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Constitution fails to protect freedom of expression

(ARTICLE 19/IFEX) - The following is a 22 March 2002 ARTICLE 19 press release:


The Constituent Assembly of East Timor today adopted a new constitution, paving the way for full, official independence. While ARTICLE 19 welcomes this historic development, we note with concern that the freedom of expression provisions in the new constitution are seriously flawed. Problems include the fact that a wide range of expression is not protected and that very broad-ranging restrictions on this fundamental human right are permitted.

The new constitution does protect both freedom of expression and media freedom. However, this protection applies only to information deemed to be "impartial". This limitation is not found in other constitutions or under international law and could seriously undermine the right to freedom of expression.

Furthermore, the constitution permits wide-ranging restrictions on all rights, including freedom of expression, as long as they are based on the vague goal of respect for the constitution or human dignity. International law does permit some restrictions on freedom of expression, but only where these meet the stringent test of being "necessary", for example to protect public order or the rights of others. The Constitution of East Timor could be abused, for example, to pass harsh defamation laws preventing criticism of government officials.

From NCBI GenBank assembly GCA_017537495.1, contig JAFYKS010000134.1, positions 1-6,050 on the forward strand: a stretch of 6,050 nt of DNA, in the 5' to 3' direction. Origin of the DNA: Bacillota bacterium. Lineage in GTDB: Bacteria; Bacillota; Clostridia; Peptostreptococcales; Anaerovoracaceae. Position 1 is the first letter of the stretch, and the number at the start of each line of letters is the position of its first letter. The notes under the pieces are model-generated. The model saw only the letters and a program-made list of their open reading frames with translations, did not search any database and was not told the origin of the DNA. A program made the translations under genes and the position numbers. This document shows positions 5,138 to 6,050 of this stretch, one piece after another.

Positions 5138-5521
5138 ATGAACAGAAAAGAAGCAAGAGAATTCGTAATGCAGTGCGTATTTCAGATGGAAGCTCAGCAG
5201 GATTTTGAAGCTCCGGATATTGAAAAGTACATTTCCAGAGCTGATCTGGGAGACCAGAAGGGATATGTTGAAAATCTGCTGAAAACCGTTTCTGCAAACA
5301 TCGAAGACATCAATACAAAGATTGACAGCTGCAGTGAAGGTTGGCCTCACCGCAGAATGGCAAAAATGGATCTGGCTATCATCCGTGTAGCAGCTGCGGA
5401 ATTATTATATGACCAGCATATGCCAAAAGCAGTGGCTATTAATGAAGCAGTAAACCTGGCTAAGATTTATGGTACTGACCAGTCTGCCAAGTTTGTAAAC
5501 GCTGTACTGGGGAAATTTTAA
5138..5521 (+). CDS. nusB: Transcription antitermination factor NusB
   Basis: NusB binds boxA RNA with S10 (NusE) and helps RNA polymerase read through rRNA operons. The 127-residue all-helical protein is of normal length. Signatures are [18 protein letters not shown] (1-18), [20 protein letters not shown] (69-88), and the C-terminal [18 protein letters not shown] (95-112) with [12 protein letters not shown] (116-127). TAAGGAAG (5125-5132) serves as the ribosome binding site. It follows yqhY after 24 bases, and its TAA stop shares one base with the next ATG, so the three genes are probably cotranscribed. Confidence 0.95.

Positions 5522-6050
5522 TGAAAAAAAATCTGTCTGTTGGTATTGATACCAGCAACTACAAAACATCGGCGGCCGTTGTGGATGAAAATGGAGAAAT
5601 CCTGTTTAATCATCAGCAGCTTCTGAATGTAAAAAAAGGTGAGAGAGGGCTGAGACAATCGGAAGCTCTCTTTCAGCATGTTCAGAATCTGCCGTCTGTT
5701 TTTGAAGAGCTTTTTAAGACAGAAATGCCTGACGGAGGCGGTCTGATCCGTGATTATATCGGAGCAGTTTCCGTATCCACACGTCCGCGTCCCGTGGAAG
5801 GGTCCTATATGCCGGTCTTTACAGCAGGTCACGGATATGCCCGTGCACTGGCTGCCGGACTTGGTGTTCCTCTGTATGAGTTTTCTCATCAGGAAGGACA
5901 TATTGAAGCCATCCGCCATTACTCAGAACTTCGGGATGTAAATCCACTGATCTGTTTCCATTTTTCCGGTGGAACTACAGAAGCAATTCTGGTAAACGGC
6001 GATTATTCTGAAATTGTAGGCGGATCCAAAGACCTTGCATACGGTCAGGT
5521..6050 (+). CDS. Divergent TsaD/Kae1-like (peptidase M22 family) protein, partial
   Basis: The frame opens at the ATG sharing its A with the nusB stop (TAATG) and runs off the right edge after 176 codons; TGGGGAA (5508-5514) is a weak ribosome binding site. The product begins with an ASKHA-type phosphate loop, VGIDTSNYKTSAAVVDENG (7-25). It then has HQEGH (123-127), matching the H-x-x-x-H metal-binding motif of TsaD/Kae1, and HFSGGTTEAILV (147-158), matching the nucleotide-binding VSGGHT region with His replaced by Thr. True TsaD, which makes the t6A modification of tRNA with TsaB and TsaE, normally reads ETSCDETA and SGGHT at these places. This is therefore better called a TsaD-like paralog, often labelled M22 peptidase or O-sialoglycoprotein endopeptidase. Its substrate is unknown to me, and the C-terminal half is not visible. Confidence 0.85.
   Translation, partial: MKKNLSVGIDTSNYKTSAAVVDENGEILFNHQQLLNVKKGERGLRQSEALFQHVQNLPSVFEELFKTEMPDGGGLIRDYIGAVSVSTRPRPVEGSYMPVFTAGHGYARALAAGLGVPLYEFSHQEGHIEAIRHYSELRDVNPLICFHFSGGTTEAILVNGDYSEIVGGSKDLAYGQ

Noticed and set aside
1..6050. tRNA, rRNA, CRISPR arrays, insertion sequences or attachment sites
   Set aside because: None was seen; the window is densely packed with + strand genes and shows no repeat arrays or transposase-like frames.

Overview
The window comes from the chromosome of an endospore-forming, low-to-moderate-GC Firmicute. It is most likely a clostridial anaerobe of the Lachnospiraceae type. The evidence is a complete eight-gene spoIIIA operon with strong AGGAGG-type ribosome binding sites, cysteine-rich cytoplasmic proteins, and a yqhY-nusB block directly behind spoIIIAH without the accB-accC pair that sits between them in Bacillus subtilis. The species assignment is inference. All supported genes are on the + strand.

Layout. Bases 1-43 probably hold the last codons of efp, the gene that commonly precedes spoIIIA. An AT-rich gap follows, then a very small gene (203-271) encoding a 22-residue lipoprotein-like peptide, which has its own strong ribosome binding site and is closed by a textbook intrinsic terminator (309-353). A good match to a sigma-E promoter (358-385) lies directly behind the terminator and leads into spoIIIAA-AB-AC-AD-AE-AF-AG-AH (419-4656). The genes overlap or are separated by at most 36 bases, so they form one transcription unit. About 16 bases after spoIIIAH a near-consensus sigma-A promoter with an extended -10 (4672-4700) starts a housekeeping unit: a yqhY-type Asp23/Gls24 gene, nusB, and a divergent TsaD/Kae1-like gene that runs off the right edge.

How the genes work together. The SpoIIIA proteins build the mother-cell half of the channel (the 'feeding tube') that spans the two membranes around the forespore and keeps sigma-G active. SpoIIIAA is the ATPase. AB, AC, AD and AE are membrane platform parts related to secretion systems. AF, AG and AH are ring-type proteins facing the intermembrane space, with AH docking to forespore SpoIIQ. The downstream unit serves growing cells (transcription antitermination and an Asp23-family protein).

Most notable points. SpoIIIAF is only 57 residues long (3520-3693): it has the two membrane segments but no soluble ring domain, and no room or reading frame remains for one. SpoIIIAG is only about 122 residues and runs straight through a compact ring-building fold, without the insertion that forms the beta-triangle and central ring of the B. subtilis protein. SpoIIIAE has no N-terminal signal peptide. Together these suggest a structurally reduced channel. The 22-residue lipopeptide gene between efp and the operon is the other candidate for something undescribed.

ARTICLE 19 earlier released an analysis of the draft provisions, largely unchanged in the final version, noting these and other weaknesses (1).

Toby Mendel, Head of the ARTICLE 19 Law Programme says:

"It is most unfortunate that East Timor will not have the benefit of proper protection for freedom of expression as it embarks on this crucial next stage in its progress towards full independence and democracy."

1. Copies of the analysis are available on the ARTICLE 19 website, at

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